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How to Calculate a Criminal History Score in Minnesota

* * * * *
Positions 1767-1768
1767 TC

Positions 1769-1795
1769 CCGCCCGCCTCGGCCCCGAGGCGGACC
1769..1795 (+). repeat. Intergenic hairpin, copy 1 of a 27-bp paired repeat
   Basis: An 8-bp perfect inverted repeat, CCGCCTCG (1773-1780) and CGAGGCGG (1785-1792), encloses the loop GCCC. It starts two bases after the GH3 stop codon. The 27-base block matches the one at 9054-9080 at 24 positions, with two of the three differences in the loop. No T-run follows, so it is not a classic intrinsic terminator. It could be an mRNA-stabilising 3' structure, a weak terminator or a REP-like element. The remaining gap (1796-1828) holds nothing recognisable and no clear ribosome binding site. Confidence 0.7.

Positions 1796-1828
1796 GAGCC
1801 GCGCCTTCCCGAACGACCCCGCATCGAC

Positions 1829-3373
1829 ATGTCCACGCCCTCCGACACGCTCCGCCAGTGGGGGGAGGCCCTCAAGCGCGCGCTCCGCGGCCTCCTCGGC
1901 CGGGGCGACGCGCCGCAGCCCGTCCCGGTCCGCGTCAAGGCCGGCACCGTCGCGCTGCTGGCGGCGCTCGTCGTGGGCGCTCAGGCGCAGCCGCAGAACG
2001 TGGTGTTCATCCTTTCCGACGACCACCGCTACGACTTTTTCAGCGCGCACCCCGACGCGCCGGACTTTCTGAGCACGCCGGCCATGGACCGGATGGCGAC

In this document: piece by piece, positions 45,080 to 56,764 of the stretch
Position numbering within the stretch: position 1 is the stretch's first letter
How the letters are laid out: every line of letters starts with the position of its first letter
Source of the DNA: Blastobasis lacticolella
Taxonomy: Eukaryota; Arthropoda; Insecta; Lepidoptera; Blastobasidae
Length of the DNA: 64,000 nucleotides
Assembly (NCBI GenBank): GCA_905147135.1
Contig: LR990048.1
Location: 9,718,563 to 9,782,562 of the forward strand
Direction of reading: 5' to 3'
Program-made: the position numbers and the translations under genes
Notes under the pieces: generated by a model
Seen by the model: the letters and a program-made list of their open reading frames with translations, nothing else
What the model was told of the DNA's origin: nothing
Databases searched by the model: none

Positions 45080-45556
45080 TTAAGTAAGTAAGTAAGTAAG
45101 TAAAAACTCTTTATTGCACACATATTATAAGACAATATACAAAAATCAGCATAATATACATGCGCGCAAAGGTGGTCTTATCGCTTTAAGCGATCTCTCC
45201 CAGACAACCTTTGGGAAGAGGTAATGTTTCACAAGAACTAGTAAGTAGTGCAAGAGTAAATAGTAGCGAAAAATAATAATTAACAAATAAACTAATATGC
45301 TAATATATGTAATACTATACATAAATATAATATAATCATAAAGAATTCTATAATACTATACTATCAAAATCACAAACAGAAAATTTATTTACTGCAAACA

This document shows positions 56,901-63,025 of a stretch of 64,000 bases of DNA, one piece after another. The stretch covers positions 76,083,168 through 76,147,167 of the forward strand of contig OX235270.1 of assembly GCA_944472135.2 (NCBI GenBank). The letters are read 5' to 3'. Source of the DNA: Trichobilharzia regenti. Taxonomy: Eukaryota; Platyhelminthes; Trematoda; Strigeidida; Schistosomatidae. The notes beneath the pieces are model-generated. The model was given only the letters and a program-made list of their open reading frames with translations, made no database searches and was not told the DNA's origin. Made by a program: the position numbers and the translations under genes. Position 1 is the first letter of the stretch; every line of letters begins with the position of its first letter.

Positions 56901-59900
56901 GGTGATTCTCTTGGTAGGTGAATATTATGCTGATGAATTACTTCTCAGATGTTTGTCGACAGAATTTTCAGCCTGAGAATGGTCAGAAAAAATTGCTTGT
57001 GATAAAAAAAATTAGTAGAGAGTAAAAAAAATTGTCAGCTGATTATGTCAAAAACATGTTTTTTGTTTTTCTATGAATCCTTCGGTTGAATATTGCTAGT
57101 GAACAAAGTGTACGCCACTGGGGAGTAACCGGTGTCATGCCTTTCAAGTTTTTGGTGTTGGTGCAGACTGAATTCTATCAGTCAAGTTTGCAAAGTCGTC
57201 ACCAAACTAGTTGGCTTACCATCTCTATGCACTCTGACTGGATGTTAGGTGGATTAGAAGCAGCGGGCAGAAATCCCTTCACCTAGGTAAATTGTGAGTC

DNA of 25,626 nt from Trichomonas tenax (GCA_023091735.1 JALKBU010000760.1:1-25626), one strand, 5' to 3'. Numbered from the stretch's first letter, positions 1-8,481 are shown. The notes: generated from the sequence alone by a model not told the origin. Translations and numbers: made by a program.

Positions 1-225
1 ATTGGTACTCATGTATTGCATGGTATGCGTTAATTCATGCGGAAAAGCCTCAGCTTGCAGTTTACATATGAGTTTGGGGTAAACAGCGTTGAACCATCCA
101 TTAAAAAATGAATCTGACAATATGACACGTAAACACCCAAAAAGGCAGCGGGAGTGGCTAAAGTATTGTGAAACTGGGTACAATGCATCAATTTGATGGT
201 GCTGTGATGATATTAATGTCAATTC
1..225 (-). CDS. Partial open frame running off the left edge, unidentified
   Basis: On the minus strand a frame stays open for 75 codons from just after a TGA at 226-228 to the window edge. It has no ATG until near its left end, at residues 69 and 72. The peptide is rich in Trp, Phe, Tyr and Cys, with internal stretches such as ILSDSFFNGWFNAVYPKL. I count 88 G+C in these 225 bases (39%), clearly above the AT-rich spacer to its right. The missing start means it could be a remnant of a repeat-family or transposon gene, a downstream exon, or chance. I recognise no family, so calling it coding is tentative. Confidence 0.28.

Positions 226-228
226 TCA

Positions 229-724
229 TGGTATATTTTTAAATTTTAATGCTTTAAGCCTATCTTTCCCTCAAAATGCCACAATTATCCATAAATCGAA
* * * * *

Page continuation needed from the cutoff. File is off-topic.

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When you face prosecution for a crime in Minnesota, you usually worry about potential penalties. A good criminal defense attorney will explain the range of penalties and attempt to get your charges reduced or dismissed. However, the criminal process of determining whether the punishment fits the crime does not seem as straightforward as you might think. Do you know that your criminal history can impact the penalties you receive for a new charge? Minnesota uses a complex system to calculate your criminal history score. The Minnesota Sentencing Commission developed the system to help promote fairness and reduce the possibility of bias in sentencing. Here, we will explain the criminal history points system in Minnesota and how it can determine the penalty for a criminal charge in St Paul, MN. Minnesota Sentencing Guidelines Minnesota sentencing guidelines take the defendant’s criminal history and the severity of the crime into account when calculating the sentence. While the severity of the alleged crime has the most impact on sentencing guidelines, criminal history also influences the penalty range. The judge can slightly vary the presumptive sentence if there are other factors to consider. To determine your criminal history score, the sentencing guidelines take several factors into account: Prior felonies; Custody status at the time of the offense; Prior misdemeanors and gross misdemeanors; and Prior juvenile offenses. For previous convictions, the severity levels of those crimes also factor into the equation.  Felony Point System in MN Prior felonies receive from half a point to two points on the MN felony point grid, depending on the crime. Sex offenses receive up to three points. If an offender receives multiple sentences for one crime, the court calculates only the highest-ranked felony in the criminal history points. If a prior crime involved multiple victims, the highest two ranking felonies would go into the score. Also, if you were charged with a felony in the past but enough time has passed that the prior conviction has expired, no points will be assessed for it. Timing also matters. The felony point system in MN only counts prior crimes that happened within a certain timeframe. If more than 15 years have elapsed since the previous sentence expired, the felony does not count towards the criminal history score. Add points for all felonies together, and if the total results in a partial number, like 5.5 points, round down. Misdemeanor and Gross Misdemeanor Point System Misdemeanors and gross misdemeanors count for fewer points than felonies. Each misdemeanor or gross misdemeanor conviction counts only for a unit. It takes four units to equal one point for criminal history score purposes. Custody Status Defendants in some form of custody or supervised release at the time of the current offense have more points added to their score. Custody status includes situations such as parole, probation, and supervised release. If you commit the current crime after a jail or prison escape, you will also have points added to your score. Also, if you don’t register as a sex offender when required, this will increase your custody status score. Contact a Criminal Defense Attorney in St. Paul, MN As you can see, calculating your criminal history score involves following complex guidelines. If you have been charged with a crime, you need an experienced Minnesota criminal defense attorney who can help calculate your score and present your best defense. At Arechigo & Stokka, we have defended hundreds of people against criminal charges. We will use our legal skills and decades of experience to make every effort to get your charges reduced or dismissed. Contact us today for a free consultation.